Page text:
Mike Johnson

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Star Trek 35 (July 2014)

Star Trek #35

I’m having a hard time trying to figure out how to talk about this issue of Star Trek. Not because the comic is all of a sudden doing well or good–and not because new artist Tony Shasteen is doing anything special–but because the comic has finally given in to itself.

Here we have the new Star Trek franchise crossing over to the “Star Trek: The Next Generation” franchise and, if one can guess from the cliffhanger, its spin-offs. In other words, Star Trek the comic has become the desperate cash grab it was always meant to be.

This issue has Jean-Luc Picard in a small role. Johnson writes him great. You can hear Patrick Stewart. Similarly, Johnson writes Q great and he also writes the regular cast better than his usual too. He’s finally excited; he’s not updating something old.

Sadly, Shasteen’s photo-referenced, static, nonsense art can’t match the enthusiasm.

B- 

CREDITS

The Q Gambit, Part One; writer, Mike Johnson; artist, Tony Shasteen; letterer, Neil Uyetake; editor, Sarah Gaydos; publisher, IDW Publishing.

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Star Trek 34 (June 2014)

Star Trek #34

There's a goofy aspect to this issue because there's got to be, given Johnson's storyline. It's a rip-off of some other things, with a couple odd Jurassic Park homages thrown in, but it's not a terrible story. Johnson gives Kirk a lot to do.

But Corroney's art doesn't help things. He does fine with the flashbacks to the 1970s. The art on that single page flashback is good. But then, once in Star Trek time, he falls apart. He spends too much time referencing photos of the actors playing the cast–which is hilarious for Bones, who Johnson writes wonderfully like the original series–and not enough time coming up with a style.

There's an alien monster involved with the story and Corroney turns it into a goofy purple thing. It's not scary or impressive or anything, it's just goofy.

It's nice to see Johnson trying for an original (if derivative) story.

C 

CREDITS

Lost Apollo, Part Two; writer, Mike Johnson; penciller, Joe Corroney; inkers, Corroney, Victor Moya and Rob Doan; colorist, Sakti Yuwono; letterer, Neil Uyetake; editor, Sarah Gaydos; publisher, IDW Publishing.

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Star Trek 33 (May 2014)

Star Trek #33

I read this entire issue without paying attention to the story arc title on the cover. I'm glad I ignored it.

Here's the problem–the art. I wonder how Joe Corroney's art would be if he didn't have to mess around with all the actors' faces. He doesn't do them well, either, so there's no real point to it. The expressions are just terrible because the mouths can't move too much or it won't look like whatever photo he was referencing.

Bad, bad choice. On IDW's part, not on Corroney's.

Still, it's a fun issue. Johnson just writes a little episode where the crew is excited to get off the ship. It's got elements of "This Side of Paradise," some actual personality from Kirk, an ill-advised Return of the Jedi nod. In short, it's exactly what a Star Trek comic should be.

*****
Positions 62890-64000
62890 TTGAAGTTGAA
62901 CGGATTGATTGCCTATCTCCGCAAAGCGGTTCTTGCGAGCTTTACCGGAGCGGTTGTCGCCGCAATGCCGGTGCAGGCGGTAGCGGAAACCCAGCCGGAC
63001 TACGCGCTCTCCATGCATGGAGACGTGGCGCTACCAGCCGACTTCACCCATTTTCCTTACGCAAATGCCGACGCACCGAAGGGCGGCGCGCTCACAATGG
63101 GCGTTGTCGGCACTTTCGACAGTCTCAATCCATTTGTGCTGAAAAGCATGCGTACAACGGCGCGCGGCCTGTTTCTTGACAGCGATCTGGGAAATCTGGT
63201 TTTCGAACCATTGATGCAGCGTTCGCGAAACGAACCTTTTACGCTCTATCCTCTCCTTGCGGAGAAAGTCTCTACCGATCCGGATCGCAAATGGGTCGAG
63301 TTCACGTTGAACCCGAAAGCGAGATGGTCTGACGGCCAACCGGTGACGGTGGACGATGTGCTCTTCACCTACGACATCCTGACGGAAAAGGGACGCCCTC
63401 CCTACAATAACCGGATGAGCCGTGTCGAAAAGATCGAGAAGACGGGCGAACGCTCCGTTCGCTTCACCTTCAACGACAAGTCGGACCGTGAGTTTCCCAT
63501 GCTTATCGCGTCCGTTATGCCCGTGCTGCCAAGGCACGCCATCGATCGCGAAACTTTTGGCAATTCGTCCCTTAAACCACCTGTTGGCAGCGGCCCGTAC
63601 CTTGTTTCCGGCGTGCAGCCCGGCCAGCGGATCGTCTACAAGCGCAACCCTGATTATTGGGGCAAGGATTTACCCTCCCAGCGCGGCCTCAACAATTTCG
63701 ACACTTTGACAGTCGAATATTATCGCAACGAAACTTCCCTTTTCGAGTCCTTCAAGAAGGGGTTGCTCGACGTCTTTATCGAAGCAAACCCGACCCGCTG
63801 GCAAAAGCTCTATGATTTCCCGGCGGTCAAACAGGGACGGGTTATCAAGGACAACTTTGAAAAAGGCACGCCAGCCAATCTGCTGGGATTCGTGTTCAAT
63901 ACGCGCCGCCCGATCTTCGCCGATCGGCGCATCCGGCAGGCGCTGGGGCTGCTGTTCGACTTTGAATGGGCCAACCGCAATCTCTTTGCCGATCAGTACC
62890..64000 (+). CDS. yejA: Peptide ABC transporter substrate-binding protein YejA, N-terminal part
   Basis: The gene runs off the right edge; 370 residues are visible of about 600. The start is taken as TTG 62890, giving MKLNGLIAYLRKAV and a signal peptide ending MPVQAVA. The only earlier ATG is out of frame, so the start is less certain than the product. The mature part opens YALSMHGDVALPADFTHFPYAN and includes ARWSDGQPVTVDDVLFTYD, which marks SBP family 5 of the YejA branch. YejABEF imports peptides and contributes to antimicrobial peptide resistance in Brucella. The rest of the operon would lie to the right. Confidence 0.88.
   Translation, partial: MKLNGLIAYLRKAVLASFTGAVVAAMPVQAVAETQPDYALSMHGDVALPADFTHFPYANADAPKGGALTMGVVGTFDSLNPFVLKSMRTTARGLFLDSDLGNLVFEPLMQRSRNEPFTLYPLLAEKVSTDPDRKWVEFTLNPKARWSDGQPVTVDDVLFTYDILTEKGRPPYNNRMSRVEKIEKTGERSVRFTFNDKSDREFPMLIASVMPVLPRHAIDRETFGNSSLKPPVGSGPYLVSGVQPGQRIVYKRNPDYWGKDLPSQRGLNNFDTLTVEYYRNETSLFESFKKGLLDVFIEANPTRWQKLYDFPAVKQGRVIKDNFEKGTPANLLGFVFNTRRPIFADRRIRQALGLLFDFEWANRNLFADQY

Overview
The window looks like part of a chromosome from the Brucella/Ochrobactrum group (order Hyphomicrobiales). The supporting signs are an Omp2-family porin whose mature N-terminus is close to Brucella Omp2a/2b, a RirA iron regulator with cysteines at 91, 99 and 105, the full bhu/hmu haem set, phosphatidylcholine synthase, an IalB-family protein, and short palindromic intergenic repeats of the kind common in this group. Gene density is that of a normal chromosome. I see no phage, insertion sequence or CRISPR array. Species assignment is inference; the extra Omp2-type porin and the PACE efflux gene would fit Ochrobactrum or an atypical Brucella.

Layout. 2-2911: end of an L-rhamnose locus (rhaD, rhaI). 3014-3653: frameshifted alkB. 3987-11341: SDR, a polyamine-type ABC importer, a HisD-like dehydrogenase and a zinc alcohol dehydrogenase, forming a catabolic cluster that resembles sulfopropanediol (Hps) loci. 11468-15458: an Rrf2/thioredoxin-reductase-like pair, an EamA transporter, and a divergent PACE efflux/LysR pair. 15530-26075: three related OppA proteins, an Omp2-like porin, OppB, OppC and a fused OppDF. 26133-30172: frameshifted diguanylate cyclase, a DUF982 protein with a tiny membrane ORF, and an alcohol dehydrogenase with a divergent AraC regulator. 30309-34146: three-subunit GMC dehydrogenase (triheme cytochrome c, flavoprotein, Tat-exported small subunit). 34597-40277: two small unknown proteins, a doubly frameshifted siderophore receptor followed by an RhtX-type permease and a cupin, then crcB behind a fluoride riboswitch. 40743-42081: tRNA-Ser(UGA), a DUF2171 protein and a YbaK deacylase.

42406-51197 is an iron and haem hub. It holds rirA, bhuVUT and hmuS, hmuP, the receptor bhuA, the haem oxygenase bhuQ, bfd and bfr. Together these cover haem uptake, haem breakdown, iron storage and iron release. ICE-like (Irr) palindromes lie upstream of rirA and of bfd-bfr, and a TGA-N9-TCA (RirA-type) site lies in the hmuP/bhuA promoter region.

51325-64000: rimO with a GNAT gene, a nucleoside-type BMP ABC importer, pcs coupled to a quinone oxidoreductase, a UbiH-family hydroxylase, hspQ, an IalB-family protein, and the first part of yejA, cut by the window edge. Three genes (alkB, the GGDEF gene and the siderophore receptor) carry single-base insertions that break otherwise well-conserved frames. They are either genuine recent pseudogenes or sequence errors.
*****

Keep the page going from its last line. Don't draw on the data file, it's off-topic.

Except for the art, which is just unforgivably misguided.

B- 

CREDITS

Lost Apollo, Part One; writer, Mike Johnson; penciller, Joe Corroney; inkers, Corroney, Victor Moya and Rob Doan; colorist, John Rauch; letterer, Neil Uyetake; editor, Sarah Gaydos; publisher, IDW Publishing.

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Star Trek 32 (April 2014)

Star Trek #32

Lots of drama this issue. There’s some comedy too, from McCoy and Scotty, but there’s also running around.

Last issue the Enterprise became sentient and grew itself a humanoid body. This issue… well, let’s see, Johnson seems to rip off sections from Star Trek: The Motion Picture and maybe one of the “Next Generation” movie. Not doing connections to them or tie-ins, just ripping off details. The comic’s so disconnected, it doesn’t matter much.

Johnson refuses the let Kirk be the main character and his focus on the events surrounding this android make the issue read too fast. Johnson is cutting from scene to scene without any room for the reader to breath or enjoy.

Farjar’s art is some of his best on the series. Well, some of it. Some of it is really lame, but some of it isn’t bad.

Star Trek remains a series of unfulfilled potential.

C 

CREDITS

I, Enterprise, Part Two; writer, Mike Johnson; penciller, Erfan Fajar; inkers, Fajar and Yulian Ardhi; colorists, Sakti Yuwono and Ifansyah Noor; letterer, Neil Uyetake; editor, Sarah Gaydos; publisher, IDW Publishing.

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Star Trek 31 (March 2014)

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This issue feels very much like a Star Wars approach to Trek. Not storytelling, but franchise stuff. Apparently there's a new character in the Into Darkness movie who has no memorable lines and isn't a familiar actor, but he's got an amazing story and the comic gets to reveal it.

It feels like when you only knew a Return of the Jedi character's story because of the fan club and action figure exclusives.

This new character is a living computer, which will undoubtedly some day make the Abrams continuity Data feel very not special. The issue opens with Johnson writing from his perspective, then moves into a flashback to explain things.